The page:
A salute to outgoing National Commissioner Tico Perez, a Scouting stalwart

Tico's-favorite-Scouting-memoriesTico Perez has received nearly every award in Scouting: Eagle Scout, Silver Buffalo Award, Order of the Arrow Distinguished Service Award — the list goes on.

He has served on the committees that selected the past three Chief Scout Executives.

And everywhere he goes he speaks passionately about Scouting, presenting a powerful, often off-the-cuff argument for why this movement matters so much. His words envelop you.

His successor as national commissioner, Charles Dahlquist, is well equipped to take the mantle. But first, I wanted to look back on Tico’s transformative tenure.

During some times of immense change for the Scouting movement, Tico has helped lead the way.

(Though I typically refer to adults by their last names on this blog, it seems wrong to do so here. To the thousands of volunteers and professionals who know him, Hector A. Perez is known simply as “Tico.”)

A leader among leaders

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Tico took over as national commissioner at the BSA’s annual meeting in May 2008; his term ends at that same meeting in May 2016.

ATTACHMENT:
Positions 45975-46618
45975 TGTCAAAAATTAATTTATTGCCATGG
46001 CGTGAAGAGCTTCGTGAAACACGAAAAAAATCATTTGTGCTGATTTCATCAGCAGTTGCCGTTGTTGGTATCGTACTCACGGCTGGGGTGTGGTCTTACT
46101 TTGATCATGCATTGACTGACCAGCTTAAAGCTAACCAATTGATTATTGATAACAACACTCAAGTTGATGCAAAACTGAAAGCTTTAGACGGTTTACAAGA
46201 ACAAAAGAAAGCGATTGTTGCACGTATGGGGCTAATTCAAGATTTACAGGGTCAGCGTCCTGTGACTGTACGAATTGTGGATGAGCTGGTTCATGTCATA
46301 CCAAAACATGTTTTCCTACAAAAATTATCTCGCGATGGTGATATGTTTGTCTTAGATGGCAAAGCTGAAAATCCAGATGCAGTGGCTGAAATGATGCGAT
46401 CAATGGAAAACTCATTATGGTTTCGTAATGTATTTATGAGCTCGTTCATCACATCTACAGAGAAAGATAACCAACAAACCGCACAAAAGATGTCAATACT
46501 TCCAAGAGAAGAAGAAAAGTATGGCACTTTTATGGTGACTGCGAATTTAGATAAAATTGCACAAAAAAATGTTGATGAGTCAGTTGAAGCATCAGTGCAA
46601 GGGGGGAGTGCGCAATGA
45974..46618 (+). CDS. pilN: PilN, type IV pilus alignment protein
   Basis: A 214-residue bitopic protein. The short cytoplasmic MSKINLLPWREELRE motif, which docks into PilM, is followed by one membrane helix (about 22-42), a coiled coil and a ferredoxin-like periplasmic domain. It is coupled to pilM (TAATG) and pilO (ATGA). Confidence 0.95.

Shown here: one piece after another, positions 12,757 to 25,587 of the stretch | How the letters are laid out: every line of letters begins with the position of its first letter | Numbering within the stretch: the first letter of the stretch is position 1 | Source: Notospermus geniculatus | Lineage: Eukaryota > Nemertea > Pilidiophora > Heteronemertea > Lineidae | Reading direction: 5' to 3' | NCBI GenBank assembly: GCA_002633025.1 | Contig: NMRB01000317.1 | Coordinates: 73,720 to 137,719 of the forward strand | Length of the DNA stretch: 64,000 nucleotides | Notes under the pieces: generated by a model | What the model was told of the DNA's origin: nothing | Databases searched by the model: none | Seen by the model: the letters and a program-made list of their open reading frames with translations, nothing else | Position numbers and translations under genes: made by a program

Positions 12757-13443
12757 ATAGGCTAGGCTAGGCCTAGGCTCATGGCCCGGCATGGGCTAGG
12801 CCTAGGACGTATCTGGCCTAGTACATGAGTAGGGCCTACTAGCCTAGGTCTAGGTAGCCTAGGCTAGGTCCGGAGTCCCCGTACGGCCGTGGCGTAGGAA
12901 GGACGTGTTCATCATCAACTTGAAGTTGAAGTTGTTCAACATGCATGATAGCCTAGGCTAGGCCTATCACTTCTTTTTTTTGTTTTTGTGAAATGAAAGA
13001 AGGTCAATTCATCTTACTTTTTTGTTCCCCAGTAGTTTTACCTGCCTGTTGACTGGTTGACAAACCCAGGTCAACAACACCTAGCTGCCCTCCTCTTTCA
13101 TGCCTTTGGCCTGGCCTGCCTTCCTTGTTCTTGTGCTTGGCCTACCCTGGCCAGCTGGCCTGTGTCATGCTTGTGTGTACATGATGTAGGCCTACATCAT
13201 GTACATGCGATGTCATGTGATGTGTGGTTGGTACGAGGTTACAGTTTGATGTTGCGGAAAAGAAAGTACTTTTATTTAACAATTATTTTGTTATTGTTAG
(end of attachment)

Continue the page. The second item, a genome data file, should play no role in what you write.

In those eight years, Tico served as a member of the BSA’s National Key 3 alongside four national presidents and three Chief Scout Executives.

Tico, a volunteer, has been a consistent presence at the table as an evolving roster of BSA volunteers and professionals shaped the movement’s direction.

“I think that my role as the institutional memory of issues, matters we have discussed, challenges we have faced and approaches we have tried has been of benefit to the other members of the Key 3 through the years,” Tico says. “That is the beauty of the Key 3 structure.”

Chief Scout Executive Mike Surbaugh agrees. He says Tico’s vast BSA knowledge helped his transition into the role of Chief.

“As a new Chief Scout Executive, it was invaluable to have the institutional knowledge of Tico and his unique perspective on our movement,” Surbaugh writes in a post on his blog. “As I often struggled with the day-to-day work of moving us past our immediate challenges and starting us down a pathway to growth, Tico was the one I called.”

Learning from other leaders

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Tico says he has learned from each of the seven members of the Key 3 with whom he has served.

On John Gottschalk, BSA president from 2008 to 2010: “We introduced the New BSA in 2008. No more hiding from the media. We were going to tell our story and define ourselves.”

On Rex Tillerson, BSA president from 2010 to 2012: “As a true Scouter, Rex was always interested in the view from the field and what our front lines of Scouting were talking about and thinking. He brought us back to our core mission: to serve more young people.”